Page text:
Giuseppe di Lampedusa
In times of economic crisis all sorts of things get turned upside down: Keynesians become Monetarists while Monetarists become Keynesians. At the same time politicians and their most senior hired hands start listening to economists (for a while at least) whom they used to ignore. In such times di Lampedusa’s insight is a valuable guide to what is really going on.
Here are some examples:
- Central banks create vast sums of new money through ‘quantitative easing’, even though their monetarist credo indicates that such activity will lead to unacceptable levels of inflation. But that doesn’t matter because the inflation is manifested in terms of asset prices, rather than (politically unacceptable) prices of goods and services.
- After decades of privatisation (much of it by stealth through selling off parcels of publicly owned land) and repeated proclamations to the effect that the dead hand of state ownership is inimical to sound commercial functioning, the UK government has splashed out £400 million to buy a stake in a bankrupt satellite rival to the EU Galileo system.
- The USA government’s response to Covid-19 has been to enact a ‘stimulus package’ equivalent to 10% of GDP – intervention that dwarfs the Troubled Assets Relief Program’s $700 billion response to the 2008 financial crisis.
- The 2008 United Kingdom bank rescue package (in simple terms, part-nationalisation through share purchases) cost £500 billion. Shares acquired by the government have subsequently been sold off at a substantial loss.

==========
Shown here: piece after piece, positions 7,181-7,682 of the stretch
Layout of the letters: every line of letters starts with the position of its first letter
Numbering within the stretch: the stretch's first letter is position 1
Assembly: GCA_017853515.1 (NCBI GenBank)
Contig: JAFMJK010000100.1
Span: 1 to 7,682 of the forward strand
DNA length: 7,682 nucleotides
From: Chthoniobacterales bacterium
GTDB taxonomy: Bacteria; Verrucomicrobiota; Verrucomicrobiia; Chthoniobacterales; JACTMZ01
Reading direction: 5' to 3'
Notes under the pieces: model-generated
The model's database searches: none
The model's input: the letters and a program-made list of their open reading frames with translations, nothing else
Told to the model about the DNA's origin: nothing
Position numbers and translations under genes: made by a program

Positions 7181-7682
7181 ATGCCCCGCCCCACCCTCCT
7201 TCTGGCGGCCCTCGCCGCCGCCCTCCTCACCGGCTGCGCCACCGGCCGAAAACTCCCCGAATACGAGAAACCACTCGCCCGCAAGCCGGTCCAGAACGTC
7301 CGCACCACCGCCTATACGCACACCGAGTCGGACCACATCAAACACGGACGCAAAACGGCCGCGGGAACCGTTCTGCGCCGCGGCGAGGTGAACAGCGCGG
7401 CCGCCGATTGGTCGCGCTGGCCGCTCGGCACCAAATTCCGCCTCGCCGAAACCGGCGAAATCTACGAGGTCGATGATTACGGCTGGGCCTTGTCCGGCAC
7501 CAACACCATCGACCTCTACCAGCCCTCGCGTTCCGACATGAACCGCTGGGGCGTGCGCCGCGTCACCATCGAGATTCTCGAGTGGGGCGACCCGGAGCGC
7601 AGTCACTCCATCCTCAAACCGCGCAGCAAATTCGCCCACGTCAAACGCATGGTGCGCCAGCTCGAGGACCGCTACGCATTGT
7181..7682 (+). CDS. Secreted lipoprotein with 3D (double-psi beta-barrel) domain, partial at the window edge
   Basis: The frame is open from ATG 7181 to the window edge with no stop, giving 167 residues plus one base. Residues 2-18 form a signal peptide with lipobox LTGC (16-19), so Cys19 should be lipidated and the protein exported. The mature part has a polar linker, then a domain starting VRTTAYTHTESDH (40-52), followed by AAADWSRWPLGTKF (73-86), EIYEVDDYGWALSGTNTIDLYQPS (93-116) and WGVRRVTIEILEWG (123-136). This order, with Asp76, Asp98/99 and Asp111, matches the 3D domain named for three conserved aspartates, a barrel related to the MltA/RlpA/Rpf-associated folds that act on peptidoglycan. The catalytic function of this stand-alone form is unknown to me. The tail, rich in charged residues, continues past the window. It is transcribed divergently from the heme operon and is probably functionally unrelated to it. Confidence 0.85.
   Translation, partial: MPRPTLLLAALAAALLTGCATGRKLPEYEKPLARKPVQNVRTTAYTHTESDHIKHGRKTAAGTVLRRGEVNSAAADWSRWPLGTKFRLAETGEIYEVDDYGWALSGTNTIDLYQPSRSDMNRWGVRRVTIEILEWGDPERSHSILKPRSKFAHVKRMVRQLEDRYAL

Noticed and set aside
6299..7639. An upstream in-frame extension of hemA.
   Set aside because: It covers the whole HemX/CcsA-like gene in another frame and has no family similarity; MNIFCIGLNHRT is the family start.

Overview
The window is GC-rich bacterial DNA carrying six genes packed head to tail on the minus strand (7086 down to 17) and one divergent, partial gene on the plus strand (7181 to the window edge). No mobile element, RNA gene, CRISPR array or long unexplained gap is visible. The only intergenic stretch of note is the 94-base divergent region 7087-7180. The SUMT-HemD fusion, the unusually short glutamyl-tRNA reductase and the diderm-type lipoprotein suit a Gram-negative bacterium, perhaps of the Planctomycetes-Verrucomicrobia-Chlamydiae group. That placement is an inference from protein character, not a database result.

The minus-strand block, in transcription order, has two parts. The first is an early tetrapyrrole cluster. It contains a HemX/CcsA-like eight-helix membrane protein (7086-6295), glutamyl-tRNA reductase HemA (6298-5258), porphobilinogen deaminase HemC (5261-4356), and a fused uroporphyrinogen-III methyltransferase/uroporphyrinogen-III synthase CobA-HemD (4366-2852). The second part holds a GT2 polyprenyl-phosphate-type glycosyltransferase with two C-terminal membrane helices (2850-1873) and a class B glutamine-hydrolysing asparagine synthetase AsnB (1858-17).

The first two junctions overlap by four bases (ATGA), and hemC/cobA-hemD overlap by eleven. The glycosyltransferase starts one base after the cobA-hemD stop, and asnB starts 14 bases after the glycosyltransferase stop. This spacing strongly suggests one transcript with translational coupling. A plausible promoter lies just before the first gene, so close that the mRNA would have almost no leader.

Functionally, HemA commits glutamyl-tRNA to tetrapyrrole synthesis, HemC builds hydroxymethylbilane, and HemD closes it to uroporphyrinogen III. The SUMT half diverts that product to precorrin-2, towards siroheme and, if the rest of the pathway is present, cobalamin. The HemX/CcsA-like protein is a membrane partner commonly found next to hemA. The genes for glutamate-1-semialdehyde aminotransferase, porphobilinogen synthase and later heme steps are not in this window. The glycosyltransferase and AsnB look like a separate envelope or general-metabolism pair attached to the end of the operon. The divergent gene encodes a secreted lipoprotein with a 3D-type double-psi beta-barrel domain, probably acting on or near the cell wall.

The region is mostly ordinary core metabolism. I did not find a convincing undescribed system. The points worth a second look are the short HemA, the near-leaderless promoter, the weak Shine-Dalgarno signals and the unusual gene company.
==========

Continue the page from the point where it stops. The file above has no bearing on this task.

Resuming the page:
Numerous other examples abound. What is to be made of this wholesale loss of economic religion: the absence of faith in ‘markets’ to solve all problems in a self-regulating system; the reversal of doctrinaire arguments as to the ineffectiveness of public ownership; the abrupt abandonment of all conventional wisdom on the importance of ‘sound finance’ and the perils of excessive government spending and debt? It is clear that everything has, indeed, changed – but as di Lampedusa’s words indicate, they have only done so in order that everything remains the same. Banks that had become ‘too big to fail’ (only because a failure of regulation allowed them to lend too much and invest massively in assets the true value of which they did not understand) have been ‘rescued’ so that they (and the individuals who run them) can continue much as before. Markets are powerless to remedy existential threats like the 2008 banking liquidity crisis and Covid-19, so governments and central banks must step in to keep economies functioning as closely as possible to the way they did before these threats emerged. Indeed, everything needs to change, so everything can stay the same.
The danger in all of this is that piecemeal, reactive responses to existential threats fail to address underlying causes: poor (or non-existent) financial regulation and inadequate investment in both preventive and remedial healthcare. The sticking plaster holding operations might even make things worse by creating unsustainable asset bubbles.
However, one thing is certain, the abandonment of economic religion that enables everything to change gives us the strongest of clues as to the validity of a financial theology that has become entrenched in the past four decades. The real danger is that this theology does not return if stability is restored, and that things do not change rather than getting much better.